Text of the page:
For example, I had some nagging tendinitis in my brachioradialis (forearm muscle) and doing hammer curls was unbearable. So, I swapped those in for standing alternating dumbbell curls, preacher curls, and standing cambered bar reverse curls with light weight. For shoulders, I have a slight tear in my left shoulder and when it's aggravated, I avoid all pressing movements all together. Focus on side/front laterals and rear delt movements. As for knees, not allowing my knees to come out pass my toes on squats takes the pressure of the part of my knee that gets sore. Also, a few minutes on the Stairmaster Stepmill is a good way to get the knee joint warmed up and ready for work. 
It is quite difficult to achieve competitive success without proper supplementation. For example, you could easily replenish your carbs on an Ironman course with white bread and Fig Newtons, but you'd have to carry a backpack full of the stuff to ensure your calorie intake was adequate. It's much easier to supplement with a carb/sodium replacement gel.
There is no greater teacher in the universe than yourself. The mistakes you make are your lessons. I would like to share some of the mistakes I made during my intial days/years. I started going to the gym during my first year in college. It was a crappy gym with very few equipment. They had a few dumbbells and and a couple of barbells. The worst part wasthere was no trainer. Yes, you heard it right. A gym filled with many first timers and beginners like myself and no trainer. This was enough to give you a list of mistakes I made as a beginner. Let me try to recollect and list down a few:
As a certified personal trainer in both commercial gyms and private settings since 2002, and as an assistant coach with the de facto gold standard multisport company in Boise, Idaho, Performance High, LLC., I have been afforded much exposure to the many different fitness communities, from bodybuilders to weekend warriors to enduroletes, whose personalities are all as diverse as their fitness goals.
Training intensity (average weight lifted per day, week, etc.) and relative intensity (percent of your one-rep max) are more critical to making gains in strength and power, especially among experienced trainers.[8-10] Using heavier weights and not consistently training to failure provides adequate stimulus, especially with regard to strength development.[8]
In his phenomenal book "The Power of Habit: Why We Do What We Do In Life and Business," Charles Duhigg dedicates an entire chapter to what he labels the "habit loop." Without giving away any spoilers—I'm not kidding, it's a book that will melt your brain, and you should read it—Duhigg explains that one of the most fail-proof ways to create a habit is to preface the behavior you want to reinforce with a cue.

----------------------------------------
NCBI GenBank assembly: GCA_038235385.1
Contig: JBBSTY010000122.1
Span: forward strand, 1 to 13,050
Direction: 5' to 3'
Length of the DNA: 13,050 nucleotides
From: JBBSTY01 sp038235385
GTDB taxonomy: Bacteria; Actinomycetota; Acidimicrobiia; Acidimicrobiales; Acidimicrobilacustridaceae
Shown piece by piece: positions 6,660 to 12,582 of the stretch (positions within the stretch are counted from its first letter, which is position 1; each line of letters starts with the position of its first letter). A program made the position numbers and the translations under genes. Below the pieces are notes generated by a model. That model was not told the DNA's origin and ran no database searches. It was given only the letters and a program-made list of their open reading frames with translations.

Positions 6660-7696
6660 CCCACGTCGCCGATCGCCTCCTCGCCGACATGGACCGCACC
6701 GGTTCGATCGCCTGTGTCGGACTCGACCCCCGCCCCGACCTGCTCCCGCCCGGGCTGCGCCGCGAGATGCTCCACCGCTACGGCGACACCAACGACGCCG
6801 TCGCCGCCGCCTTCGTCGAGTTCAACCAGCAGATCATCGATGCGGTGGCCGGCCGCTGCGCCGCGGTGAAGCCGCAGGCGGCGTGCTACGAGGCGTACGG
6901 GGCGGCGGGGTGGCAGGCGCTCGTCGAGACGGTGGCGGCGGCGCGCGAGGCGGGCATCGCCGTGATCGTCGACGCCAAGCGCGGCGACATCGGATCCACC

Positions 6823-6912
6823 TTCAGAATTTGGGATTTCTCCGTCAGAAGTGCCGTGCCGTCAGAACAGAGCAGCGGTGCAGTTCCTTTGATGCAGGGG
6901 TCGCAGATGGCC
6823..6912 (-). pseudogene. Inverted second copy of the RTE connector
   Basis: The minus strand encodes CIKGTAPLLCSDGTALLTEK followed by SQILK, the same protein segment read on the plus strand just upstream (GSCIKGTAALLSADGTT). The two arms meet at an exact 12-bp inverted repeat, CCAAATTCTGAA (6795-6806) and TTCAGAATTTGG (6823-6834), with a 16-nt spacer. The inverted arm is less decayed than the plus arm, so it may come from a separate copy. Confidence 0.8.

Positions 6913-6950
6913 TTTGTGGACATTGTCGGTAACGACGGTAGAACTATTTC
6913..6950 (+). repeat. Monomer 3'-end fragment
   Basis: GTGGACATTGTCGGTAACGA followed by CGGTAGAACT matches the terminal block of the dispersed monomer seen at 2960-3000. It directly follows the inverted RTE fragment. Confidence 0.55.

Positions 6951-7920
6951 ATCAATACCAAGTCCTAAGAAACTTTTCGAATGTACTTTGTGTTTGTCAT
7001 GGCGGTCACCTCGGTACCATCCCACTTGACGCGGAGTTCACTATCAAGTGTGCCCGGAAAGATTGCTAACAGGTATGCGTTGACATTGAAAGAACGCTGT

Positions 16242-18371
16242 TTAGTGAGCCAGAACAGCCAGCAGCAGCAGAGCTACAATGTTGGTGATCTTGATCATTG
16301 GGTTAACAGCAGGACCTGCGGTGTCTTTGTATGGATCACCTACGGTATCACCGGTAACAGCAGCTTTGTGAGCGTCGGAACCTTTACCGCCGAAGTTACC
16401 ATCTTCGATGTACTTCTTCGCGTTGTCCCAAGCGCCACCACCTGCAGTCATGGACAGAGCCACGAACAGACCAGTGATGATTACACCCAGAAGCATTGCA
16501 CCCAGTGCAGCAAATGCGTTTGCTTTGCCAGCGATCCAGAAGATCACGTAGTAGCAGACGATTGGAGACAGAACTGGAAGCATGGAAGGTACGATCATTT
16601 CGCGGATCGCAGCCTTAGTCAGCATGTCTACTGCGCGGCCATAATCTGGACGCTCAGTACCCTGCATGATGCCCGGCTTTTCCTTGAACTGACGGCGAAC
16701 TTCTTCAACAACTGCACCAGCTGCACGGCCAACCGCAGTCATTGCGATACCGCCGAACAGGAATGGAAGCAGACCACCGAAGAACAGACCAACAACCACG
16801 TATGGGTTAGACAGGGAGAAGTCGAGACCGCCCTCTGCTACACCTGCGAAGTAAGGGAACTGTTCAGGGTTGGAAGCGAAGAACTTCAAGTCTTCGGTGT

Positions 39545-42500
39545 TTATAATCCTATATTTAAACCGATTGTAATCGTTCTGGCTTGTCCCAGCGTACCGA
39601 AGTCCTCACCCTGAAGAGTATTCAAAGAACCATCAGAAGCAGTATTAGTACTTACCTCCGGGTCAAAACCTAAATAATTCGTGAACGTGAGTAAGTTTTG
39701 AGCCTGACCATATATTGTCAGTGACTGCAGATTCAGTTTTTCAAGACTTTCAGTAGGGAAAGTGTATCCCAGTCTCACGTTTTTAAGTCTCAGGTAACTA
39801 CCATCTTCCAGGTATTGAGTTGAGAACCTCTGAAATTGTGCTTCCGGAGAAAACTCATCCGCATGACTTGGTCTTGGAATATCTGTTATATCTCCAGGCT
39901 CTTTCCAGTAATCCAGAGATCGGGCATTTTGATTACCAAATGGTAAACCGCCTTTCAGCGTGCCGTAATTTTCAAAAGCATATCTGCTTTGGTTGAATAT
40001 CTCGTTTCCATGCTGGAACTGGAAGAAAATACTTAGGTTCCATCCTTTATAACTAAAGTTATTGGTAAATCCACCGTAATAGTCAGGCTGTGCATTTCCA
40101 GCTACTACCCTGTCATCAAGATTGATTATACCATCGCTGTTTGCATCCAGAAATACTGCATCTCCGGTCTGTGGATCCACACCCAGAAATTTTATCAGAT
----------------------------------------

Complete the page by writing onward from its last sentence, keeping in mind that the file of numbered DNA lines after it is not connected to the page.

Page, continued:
I personally like to do a 5 second eccentric and the pause in the bottom of the exercise for 2 seconds and then explode up for a total of 7 second rep. This is significantly different than the 2 seconds most people do. By changing the tempo you will increase the time under tension and thus force the muscles to adapt to a different stress. This is something that should be part of your plan and it should be recorded in each session.
Disclaimer: None of the individuals and/or companies mentioned necessarily endorse Old School Labs or COSIDLA Inc. products or the contents of this article. Any programs provided for illustration purposes only. Always consult with your personal trainer, nutritionist and physician before changing or starting any new exercise, nutrition, or supplementation program.
Consult a nutritionist. Everyone has a different metabolism and will require slightly different supplementary nutrition for building muscle. It's a good idea to meet at least once with a nutritionist or other health counselor to build a diet plan specifically tailored to your body and what you want to do with it. It's impossible to give a single, generalized diet plan that will work for everyone, so you'll need one specific to your needs.
For the leg curls, I’d recommend using a different type of leg curl machine than you used in the Lower Body A workout, assuming your gym actually has more than 1 type of leg curl machine. If your gym only has one kind, do it one leg at a time in the A workout, and both legs together in this workout. Or, if preferred, hyperextensions would be fine here as well.

For the leg curls, I’d recommend using a different type of leg curl machine than you used in the Lower Body A workout, assuming your gym actually has more than 1 type of leg curl machine. If your gym only has one kind, do it one leg at a time in the A workout, and both legs together in this workout. Or, if preferred, hyperextensions would be fine here as well.


Take your barbells out for a date for at least three days a week. Monday, Wednesday, and Friday are ideal. Focus on power lifts- the deadlift, squat and bench to build muscle, and burn fat during the process. Have an hour’s warm up session by lifting light weights. You will need to train hard after a month of getting used to the weight lifting session. Push yourself as part of serious training designed to pack on 5 to 10 pounds of additional muscle.